Exciting ecological restoration conversations
Porirua was the site of diverse and exciting conversations about ecological restoration in recently when Greater Wellington Regional Council hosted the region’s annual Restoration Day event.
Greater Wellington Biodiversity Advisor Sara Stuart-Currier was one of the organisers of the event, and says it was a great success, with over 90% of attendees who provided feedback rating the event as extremely effective.
Attendees were able to choose three of five workshops to attend, as well as one of four fieldtrips. Sara says a visit to Kahotea stream was one of the most popular field trips, where students from Titahi Bay North shared their techniques for monitoring and recording water quality, invertebrates, and algae growth in their local stream.
The short trip asked participants to consider how children might be engaged in riparian planting initiatives, and also prompted discussions about student monitoring of local streams. Titahi Bay North students, along with Zoe Studd from the Mountains to Sea programme, explained how to use Greater Wellington’s Stream Kits, which are designed to be used in the field by teachers and students undertaking stream health assessments.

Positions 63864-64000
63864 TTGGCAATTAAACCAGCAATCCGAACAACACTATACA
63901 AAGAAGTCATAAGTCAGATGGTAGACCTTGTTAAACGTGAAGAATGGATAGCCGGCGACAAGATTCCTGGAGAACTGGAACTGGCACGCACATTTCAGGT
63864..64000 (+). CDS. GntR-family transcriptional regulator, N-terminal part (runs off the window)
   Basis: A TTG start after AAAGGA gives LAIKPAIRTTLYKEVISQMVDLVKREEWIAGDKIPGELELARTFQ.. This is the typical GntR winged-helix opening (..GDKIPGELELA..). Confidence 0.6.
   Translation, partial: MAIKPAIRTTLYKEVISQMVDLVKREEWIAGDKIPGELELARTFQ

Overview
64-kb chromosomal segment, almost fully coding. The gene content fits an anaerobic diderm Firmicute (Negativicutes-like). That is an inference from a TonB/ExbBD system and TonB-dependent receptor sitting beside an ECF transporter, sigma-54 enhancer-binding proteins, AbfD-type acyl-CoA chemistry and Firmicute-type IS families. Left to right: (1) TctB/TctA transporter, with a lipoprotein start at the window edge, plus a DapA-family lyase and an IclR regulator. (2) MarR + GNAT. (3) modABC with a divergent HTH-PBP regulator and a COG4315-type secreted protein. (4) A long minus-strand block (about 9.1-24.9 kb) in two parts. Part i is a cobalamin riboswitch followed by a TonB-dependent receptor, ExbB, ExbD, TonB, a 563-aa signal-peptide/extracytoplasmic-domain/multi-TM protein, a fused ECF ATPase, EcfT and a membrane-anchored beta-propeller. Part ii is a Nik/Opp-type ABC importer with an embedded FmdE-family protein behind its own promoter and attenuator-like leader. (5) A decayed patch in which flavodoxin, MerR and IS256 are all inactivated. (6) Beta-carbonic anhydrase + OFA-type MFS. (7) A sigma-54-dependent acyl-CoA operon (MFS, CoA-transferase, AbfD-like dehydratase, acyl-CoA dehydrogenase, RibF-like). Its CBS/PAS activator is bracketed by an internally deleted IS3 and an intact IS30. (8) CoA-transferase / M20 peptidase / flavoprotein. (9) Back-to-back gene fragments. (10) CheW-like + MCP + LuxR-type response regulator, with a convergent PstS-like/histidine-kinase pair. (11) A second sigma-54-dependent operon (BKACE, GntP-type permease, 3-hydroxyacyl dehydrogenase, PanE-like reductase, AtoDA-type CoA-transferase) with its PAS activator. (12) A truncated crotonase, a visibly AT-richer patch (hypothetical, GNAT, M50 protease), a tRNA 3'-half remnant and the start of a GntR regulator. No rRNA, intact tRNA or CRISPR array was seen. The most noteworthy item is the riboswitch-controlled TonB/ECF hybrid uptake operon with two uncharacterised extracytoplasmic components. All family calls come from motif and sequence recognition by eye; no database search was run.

The kits included tubes to view the clarity of the water, nets to collect biological samples, a magnifying glass to examine stream invertebrates, thermometers to measure water temperature, algae identification cards, and guides with data entry forms for students to complete.
Titahi Bay North students have been involved in the Healthy Harbour Porirua programme since 2015 and have been monitoring the Kahotea stream since 2016. The students have also been growing plants in a nursery, planting them along the stream and then monitoring them.
During the Kahotea stream fieldtrip, Zoe and the students also shared a new inanga spawning teaching resource which is designed for community groups and schools. More information about this resource can be found at www.whitebaitconnection.co.nz
Sara Stuart-Currier says Restoration Day is an important time to stop, recognize, and celebrate the contribution that environmental restoration volunteers make to the Wellington region.
“We have a rich biological diversity - from mountain tops to seashore dunes. Greater Wellington Regional Council and partners look forward to celebrating Restoration Day for many years to come”.
Restoration Day, running since 1995, is an annual networking and training event for community groups and individuals involved in environmental restoration projects in the Wellington region. The theme of the 2017 event was ‘Next Generation Restoration’, focusing on unconventional restoration topics.